Do NOT Be Pushy
It's sometimes tempting to think that, since the children have an attorney, if the children's attorney can be made to understand your position, it could be like you have two attorneys (and that this might better persuade the judge to your position.) Avoid that temptation. If you make information and documentation available you will be perceived as helpful by minor's counsel. If you try to lobby minor's counsel or, worse, try to tell minor's counsel how to do his or her job, you will be perceived as pushy. It would be hard for a minor's counsel who is the subject of what he or she perceives as "pushiness" not to think that this same behavior may be the way you treat your children. This is a balancing you need to do.
...But Don't Be Shy, Either
If minor's counsel is missing critical information, get it to your lawyer to provide it to minor's counsel. If the Court hasn't ordered that minor's counsel file and serve a "Statement of Issues and Contentions," (like a brief outlining the position to be taken on behalf of the children at least 10 days before the hearing) ask your attorney to request one be ordered by the judge. While it means more work for minor's counsel than just showing up and telling the judge his or her position on behalf of the children, it's essential to provide you and the children's other parent information in advance so that you can either agree with it or prepare to refute it with different information.
If You're Having Problems...
Sometimes parents get the sense that the children's attorney doesn't like them. Sometimes it's based on a misunderstanding that can be corrected with better communication. Sometimes it's true and based on real problems between the parent and the children, the parent and minor's counsel or something else. If you have an attorney, the best way to address the situation is to discuss it with your attorney and see whether the attorney can address it with minor's counsel. If you don't have an attorney and you're concerned that you are having problems with minor's counsel, see whether you can have a conversation with minor's counsel just to address those concerns.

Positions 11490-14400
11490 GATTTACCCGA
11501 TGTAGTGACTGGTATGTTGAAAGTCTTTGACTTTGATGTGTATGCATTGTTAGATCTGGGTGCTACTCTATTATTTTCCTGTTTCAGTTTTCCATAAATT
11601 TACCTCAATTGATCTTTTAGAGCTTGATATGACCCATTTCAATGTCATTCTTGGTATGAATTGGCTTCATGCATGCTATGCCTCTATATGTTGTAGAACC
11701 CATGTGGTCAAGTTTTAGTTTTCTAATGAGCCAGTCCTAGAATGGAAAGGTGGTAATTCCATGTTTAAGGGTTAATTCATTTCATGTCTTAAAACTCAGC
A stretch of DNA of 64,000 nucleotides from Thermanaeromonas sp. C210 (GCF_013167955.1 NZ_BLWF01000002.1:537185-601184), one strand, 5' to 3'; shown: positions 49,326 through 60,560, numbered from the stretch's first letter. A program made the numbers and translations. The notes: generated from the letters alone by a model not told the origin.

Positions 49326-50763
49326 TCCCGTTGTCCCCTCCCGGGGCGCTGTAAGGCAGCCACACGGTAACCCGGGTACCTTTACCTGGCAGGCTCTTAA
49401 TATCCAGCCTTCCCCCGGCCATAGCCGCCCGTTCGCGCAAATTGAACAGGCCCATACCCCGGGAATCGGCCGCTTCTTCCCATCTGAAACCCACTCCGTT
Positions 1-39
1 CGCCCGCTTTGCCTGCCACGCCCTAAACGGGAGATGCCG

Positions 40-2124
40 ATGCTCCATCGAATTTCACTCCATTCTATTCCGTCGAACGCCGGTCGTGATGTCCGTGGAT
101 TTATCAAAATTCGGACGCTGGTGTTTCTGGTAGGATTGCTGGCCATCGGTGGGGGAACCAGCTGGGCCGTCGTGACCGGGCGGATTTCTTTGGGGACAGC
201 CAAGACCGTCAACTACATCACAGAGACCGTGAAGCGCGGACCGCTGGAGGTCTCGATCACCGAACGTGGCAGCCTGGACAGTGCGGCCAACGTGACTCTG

If Minor's Counsel Takes a Position Against You
While an attorney for the children will have a strong voice before the court, that attorney is not the decision-maker, the judge is. If minor's counsel has taken a position contrary to yours (on behalf of the children) it may be that there is a disagreement as to facts, a disagreement as to problems, or a disagreement as to solutions. If the disagreement is as to facts, your job is to present to the judge facts which are different from those relied upon by minor's counsel (which will give the judge a different impression). If the disagreement is as to the existence or non-existence of a problem, have an open mind about why minor's counsel might perceive this in a way differently from you. Be ready to explain (or have your attorney explain) why there is a discrepancy. If there is disagreement as to the solution to an agreed-upon problem, be prepared to show why the solutions you propose work better for the children than those proposed by minor's counsel.